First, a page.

The story works best when it keeps the horror genre in check and foregrounds the science fiction, establishing the metaphorical conceit that all scientific creation, especially the genetic creation of life, resembles parenthood in the sense that it is demanding, frustrating and endlessly bound by respect and responsibility for your creation. But the image of science has changed, the film suggests, from the drab view of the anti-social, slightly odd scientist working in secret and solitude to a media-hyped image of technoscientific glory. Clive and Elsa are hipsters: cool, attractive, dreaming of a designer apartment, Wired Magazine title stories and MTV fame. Clean, well-lighted laboratories have replaced the damp cellars and attics of Frankenstein. Science itself has become a fashionable creative process where tedious and precise lab work takes on the CSI-feel of an action-cut-scene underscored with hip techno music. Teams of young assistants do the legwork and pharmaceutical companies sponsor high-end presentations of the work’s results. The ‘mad scientists’ in Splice are no longer irresponsible because they lost touch with society, have shunned away from friends and family like Victor Frankenstein did because he feared their reactions and was repulsed by his own work. Irresponsibility here is generated rather from opposite forces: In order to function in today’s society, in the attention economy of the internet, in a highly competitive market, scientists have to embrace transgression in order to be one step ahead: “If we don’t use human DNA now, someone else will,” Elsa says and reflects on the loss of both personal as well as commercial recognition.
A Family Affair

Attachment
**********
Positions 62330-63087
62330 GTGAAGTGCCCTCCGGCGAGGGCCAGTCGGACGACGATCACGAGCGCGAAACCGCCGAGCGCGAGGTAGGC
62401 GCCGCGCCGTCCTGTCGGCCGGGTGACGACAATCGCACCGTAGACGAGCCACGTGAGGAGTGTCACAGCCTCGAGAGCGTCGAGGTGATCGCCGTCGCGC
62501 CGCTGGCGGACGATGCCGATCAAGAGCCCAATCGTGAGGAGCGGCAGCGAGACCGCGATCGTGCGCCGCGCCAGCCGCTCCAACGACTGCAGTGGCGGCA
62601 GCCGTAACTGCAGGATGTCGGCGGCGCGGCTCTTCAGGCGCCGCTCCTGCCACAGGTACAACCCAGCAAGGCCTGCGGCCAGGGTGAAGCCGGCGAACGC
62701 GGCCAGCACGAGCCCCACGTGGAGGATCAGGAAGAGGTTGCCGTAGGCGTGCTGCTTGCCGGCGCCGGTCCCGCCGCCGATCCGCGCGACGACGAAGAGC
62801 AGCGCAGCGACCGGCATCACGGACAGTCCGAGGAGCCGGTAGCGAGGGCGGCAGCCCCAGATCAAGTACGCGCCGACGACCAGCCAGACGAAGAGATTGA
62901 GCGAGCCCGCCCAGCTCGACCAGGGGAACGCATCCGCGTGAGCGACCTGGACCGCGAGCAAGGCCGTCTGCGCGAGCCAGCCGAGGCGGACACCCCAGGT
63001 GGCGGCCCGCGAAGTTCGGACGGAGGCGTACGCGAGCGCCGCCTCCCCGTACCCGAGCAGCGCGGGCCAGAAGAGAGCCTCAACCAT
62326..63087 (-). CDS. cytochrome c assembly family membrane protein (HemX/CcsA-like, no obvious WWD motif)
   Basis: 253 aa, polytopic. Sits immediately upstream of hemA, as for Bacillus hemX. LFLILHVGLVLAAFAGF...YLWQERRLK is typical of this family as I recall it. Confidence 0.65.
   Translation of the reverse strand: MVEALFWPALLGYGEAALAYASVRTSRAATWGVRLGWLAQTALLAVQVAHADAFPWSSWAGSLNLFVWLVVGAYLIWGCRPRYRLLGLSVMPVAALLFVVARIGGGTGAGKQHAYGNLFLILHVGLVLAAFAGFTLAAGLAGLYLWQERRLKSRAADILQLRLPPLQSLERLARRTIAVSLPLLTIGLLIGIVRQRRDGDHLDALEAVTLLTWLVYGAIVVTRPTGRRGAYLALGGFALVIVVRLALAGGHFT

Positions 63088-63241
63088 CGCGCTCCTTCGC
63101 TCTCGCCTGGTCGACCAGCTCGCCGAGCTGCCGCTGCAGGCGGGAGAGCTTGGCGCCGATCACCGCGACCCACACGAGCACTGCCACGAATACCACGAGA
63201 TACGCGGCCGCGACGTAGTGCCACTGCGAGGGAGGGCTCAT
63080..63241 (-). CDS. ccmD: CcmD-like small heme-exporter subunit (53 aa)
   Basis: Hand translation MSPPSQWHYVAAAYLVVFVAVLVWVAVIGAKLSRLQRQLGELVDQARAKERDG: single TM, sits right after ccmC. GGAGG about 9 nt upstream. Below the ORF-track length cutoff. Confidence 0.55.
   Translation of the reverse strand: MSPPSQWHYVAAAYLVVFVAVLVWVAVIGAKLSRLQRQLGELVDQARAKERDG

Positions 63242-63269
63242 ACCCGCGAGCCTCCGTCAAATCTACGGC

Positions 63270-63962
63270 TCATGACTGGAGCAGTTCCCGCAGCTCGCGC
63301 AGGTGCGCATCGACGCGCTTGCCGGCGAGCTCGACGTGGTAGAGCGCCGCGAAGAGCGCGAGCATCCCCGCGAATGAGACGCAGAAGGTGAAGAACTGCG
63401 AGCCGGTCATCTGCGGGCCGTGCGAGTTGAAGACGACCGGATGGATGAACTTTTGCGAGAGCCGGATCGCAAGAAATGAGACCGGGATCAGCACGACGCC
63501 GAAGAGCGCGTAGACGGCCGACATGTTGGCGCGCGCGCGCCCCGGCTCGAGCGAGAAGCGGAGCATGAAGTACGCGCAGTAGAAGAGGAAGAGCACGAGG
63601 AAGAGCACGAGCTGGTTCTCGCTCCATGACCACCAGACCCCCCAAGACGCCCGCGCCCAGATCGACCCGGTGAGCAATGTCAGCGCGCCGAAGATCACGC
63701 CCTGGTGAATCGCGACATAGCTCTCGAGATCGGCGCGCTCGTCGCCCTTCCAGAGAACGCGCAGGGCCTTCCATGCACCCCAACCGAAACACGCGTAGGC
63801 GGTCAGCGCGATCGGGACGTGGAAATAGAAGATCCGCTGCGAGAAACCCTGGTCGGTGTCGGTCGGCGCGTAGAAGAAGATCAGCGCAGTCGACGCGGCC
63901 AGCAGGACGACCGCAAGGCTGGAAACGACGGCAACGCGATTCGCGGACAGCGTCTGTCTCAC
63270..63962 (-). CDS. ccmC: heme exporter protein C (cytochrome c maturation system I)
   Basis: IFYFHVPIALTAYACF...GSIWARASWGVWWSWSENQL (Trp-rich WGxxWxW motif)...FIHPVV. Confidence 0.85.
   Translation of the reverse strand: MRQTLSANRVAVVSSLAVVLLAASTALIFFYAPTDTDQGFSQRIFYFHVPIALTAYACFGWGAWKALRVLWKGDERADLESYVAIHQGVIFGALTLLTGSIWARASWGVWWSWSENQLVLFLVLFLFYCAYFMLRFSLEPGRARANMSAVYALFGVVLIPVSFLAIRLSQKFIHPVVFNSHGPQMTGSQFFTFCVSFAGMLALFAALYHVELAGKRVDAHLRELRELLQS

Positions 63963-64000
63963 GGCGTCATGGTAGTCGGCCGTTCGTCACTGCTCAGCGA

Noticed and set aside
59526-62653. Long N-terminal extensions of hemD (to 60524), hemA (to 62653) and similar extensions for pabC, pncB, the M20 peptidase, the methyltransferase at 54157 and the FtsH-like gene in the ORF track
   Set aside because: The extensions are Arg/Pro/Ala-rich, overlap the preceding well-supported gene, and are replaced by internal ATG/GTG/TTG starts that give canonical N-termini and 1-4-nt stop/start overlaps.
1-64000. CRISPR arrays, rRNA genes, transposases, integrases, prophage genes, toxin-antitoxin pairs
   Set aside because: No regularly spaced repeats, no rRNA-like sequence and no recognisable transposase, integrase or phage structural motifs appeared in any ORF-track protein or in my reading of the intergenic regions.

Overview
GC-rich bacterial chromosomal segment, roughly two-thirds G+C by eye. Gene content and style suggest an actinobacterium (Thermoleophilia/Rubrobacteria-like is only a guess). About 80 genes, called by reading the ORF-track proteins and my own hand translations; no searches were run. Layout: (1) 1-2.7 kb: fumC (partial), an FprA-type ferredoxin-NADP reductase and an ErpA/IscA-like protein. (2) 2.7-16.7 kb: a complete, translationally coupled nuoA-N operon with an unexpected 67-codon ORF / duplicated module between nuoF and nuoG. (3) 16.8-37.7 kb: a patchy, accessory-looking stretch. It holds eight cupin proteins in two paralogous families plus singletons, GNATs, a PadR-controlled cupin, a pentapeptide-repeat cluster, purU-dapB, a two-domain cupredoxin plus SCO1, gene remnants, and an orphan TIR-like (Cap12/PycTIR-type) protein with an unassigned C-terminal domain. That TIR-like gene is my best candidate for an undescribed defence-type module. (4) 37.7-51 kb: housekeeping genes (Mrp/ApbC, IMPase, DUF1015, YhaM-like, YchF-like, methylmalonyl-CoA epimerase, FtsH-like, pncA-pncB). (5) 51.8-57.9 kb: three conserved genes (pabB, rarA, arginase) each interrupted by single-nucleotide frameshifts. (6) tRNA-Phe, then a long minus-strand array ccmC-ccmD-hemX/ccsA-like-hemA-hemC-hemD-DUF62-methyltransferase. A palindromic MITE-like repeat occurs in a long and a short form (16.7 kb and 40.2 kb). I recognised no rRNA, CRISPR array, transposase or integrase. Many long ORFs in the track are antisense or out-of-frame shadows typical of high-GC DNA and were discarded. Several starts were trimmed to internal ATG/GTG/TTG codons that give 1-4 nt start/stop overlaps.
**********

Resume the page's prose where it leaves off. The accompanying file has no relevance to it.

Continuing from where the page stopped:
The main focus of the story is not on the science though, but rather on the consequences it has on the human condition, exemplified in the scientists come parents, especially in Elsa, the first female to inherit the ‘mad scientist’ role. Preferring the illusion of control implied in a rigorously regimented scientific experiment to the natural chaos that is parenthood, she emotionally rejects a pregnancy of her own, but gets deeply involved in the experiment. When Clive wants to terminate the project, Elsa – in a visually strong and humanizing bonding scene with H50 – ignores all safety protocols and literally becomes its mother, letting it imprint on her. In perfect mimicry of motherhood, Elsa cares for her creation, feels pride in its development and learning achievements, connects with it and becomes a role model. H50, in its more human form named Dren by Elsa, learns as a human child would and develops into a posthuman form, appearing to be an intelligent human girl with animal features. But the threat of the ‘Other’ is inherent in Dren as well: she exhibits a duality of human and non-human features, which the film stresses in visual and auditive opulence through CGI and an eerie soundscape that accompanies all scenes in which Dren interacts. Endearing animal behavior and sweet cooing sounds, somewhere between baby and bunny, are set to counterpoint with threatening gestures, display of predatory traits and aggressive animal noises of hissing and growling. The posthuman is at the same time recognizably human and animal ‘Other’. The film depicts Dren as unstable, not just physically but psychically, morphing not only her body but her identity, shifting from helpless child to threatening predator, from animal to human, from seductive Lolita to monster, crossing species boundaries as well as gender categories, all the while playing on the viewer’s affects of simultaneous sympathy and revulsion. It is her ability of change, of adaptability and instability that unnerves us, that constantly keeps us wary of her posthumanity and that makes her so unlike Frankenstein’s creation which we pity and feel sympathy for explicitly because it is so human. At some point Clive wonders if it is the animal or the human genes that make Dren so dangerous and unforeseeable but the film does not give a straight out answer. Rather, the discussion of science enacting that “great myth”, creating (posthuman) life, is at several times laconically commented upon with the film’s most memorable line: “What’s the worst that could happen?”